But things get even worse when the cast tries to discuss the importance of Black Lives Matter (at the initiative of the show’s producers, of course). Glenn uses the N-word. Tami, who turns out to be a lonely black person trying to educate her clueless roommates despite David sitting there, tests him. Irene also uses the N-word, and Tami tests it too.

David intervenes only to talk about the role of corporations in pitting people against each other. It’s a lackluster attempt to join the conversation only to say nothing, a fact that Tami tries to talk to David about the next morning. This does not work. Tami explains that she expected more from David, given that the Black Lives Matter movement directly affects black men. David says he lives his life trying to avoid the severity of these conversations. Tami tells him it’s a slave mentality. David says he thinks it’s rich considering it comes from a black woman in a wig. Ouch. David makes another joke about her wig, and Tami remarks that the joke didn’t go well, like his entire career. Oh again.

Some more bickering ensues and Tami seems to let him die. And that’s when David walks behind Tami, talking loudly on the phone, claiming he’s going to start stealing wigs. Tami feels threatened and calls her husband, who steps up to confront David. David finds out about this and leaves the show.

And that sums up David’s failed attempt to remake his abruptly ended 1993 season. Nothing has changed for David. It actually got worse. It seems that for years he held a grudge against his co-stars for the way his life turned out after the show. He notes that everything was bad, including a nasty bicycle incident that left him with a scar on his head. David is so stuck in his story that he could have left the house in 1993 and then turned around and returned to the house in 2021. He lacks the empathy and compassion that usually comes with age and getting the job done. He still blames everyone for the way his life turned out. He is completely incapable of taking criticism or processing anything.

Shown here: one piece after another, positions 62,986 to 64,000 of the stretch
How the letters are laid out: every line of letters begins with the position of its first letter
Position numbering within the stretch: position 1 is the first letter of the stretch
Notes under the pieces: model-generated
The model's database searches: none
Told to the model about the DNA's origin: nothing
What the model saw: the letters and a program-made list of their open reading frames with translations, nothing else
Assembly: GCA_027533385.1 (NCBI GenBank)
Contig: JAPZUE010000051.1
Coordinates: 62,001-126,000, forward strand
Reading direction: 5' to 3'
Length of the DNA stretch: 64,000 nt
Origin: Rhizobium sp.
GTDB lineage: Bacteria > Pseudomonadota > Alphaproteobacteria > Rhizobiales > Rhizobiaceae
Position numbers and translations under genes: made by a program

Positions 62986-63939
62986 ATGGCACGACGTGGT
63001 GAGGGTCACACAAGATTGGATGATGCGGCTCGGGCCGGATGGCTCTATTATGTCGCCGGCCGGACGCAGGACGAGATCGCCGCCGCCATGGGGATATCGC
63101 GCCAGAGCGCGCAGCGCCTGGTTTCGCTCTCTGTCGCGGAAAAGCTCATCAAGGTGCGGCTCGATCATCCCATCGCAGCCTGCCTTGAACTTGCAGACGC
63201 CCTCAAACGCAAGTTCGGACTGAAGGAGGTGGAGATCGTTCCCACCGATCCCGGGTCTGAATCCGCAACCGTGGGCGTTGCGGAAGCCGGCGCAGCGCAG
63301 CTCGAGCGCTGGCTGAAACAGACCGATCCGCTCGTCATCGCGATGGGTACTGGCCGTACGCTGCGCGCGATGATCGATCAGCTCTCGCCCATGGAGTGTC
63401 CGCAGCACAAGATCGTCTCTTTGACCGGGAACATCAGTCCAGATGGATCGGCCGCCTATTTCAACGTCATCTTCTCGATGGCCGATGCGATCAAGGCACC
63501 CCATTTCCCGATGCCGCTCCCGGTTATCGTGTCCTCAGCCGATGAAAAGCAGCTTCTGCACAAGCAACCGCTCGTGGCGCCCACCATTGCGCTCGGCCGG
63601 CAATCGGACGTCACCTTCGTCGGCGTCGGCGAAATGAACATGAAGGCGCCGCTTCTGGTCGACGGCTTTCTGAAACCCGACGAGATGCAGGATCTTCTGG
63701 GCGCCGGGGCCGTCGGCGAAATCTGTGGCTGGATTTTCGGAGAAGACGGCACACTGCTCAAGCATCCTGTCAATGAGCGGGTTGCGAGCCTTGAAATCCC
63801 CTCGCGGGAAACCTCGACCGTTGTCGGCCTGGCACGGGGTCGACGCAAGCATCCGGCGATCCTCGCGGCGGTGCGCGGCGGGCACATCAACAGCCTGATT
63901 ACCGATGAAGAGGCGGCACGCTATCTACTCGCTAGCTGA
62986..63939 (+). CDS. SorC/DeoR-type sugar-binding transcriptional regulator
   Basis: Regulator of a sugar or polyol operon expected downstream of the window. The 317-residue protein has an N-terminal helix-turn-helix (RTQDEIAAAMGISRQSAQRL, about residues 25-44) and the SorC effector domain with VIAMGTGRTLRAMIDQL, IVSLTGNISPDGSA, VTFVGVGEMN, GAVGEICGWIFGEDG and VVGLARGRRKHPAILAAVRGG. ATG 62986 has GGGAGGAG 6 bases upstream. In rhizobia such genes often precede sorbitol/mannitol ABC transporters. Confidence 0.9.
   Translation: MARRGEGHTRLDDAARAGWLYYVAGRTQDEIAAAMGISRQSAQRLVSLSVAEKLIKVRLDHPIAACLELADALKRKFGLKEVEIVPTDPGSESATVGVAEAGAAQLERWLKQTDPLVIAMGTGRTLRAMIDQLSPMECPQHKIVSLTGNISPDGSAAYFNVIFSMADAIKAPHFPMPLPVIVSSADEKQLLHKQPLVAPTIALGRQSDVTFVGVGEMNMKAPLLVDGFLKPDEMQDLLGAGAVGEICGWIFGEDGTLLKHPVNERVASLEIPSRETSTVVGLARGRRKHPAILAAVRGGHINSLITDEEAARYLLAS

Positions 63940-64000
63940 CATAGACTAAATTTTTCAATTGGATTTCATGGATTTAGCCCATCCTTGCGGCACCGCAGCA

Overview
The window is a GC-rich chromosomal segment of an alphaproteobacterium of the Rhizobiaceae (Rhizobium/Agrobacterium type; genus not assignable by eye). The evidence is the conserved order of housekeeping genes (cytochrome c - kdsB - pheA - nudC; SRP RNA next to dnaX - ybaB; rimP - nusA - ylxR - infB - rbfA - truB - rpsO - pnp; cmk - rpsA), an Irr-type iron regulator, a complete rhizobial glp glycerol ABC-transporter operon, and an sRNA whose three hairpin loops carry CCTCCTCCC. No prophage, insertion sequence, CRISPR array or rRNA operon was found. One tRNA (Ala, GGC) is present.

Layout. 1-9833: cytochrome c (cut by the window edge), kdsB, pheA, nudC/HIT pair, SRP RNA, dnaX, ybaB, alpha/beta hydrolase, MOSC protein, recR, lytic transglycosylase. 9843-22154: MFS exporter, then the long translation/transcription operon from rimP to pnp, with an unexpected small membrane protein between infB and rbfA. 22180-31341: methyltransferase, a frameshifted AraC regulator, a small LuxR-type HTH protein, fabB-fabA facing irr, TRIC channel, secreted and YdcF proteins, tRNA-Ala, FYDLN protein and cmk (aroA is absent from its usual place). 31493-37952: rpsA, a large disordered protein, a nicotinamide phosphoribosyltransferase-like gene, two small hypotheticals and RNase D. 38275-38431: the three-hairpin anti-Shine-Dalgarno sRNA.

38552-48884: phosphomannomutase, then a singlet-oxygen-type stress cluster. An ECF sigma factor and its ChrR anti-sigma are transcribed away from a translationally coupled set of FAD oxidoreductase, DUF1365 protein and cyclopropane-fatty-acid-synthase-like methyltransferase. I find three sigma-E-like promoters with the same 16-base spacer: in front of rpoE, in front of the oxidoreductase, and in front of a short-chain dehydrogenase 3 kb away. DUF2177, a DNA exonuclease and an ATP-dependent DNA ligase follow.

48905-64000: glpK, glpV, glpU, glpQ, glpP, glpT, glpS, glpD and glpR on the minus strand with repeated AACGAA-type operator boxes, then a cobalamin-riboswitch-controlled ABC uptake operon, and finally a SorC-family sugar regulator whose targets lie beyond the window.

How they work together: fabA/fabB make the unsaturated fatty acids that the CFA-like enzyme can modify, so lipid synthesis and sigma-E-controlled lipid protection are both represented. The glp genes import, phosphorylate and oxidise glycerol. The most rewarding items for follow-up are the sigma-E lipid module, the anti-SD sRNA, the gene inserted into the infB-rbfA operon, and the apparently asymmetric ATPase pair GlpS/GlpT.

But to fully understand David in reality TV storytelling, you need to understand the role of black men before him, that is, to understand Kevin Powell. Kevin was a mild-mannered, well-read public figure who worked tirelessly to erase the negative stereotype of black men during his time on the first season of The Real World. He looked like an extra from Spike Lee’s casting. After the show, Kevin dealt with his anger and violence towards both men and women. He spoke openly about his past and what he did to get better, and yes, that included (but was not limited to) therapy.

For David, The Real World is not a TV show where he lives with strangers; this is the one where the violence lives inside it. This is the world he created and cannot handle when someone demands the best of him.

David shouldn’t have done the show in 1993, and he shouldn’t have done the show now because the wounds of his past haven’t healed yet. Nothing changes if nothing changes. Everyone else is a problem, and for David there is no problem if he keeps running away from it. He has not yet realized that he brings the problem with him wherever he goes.

I don’t know if David has a future as a comedian. I do not see it. You cannot be carefree and cheerful when there is so much resentment in your heart. But if he continues like this, I’m sure he’ll make a great pickle.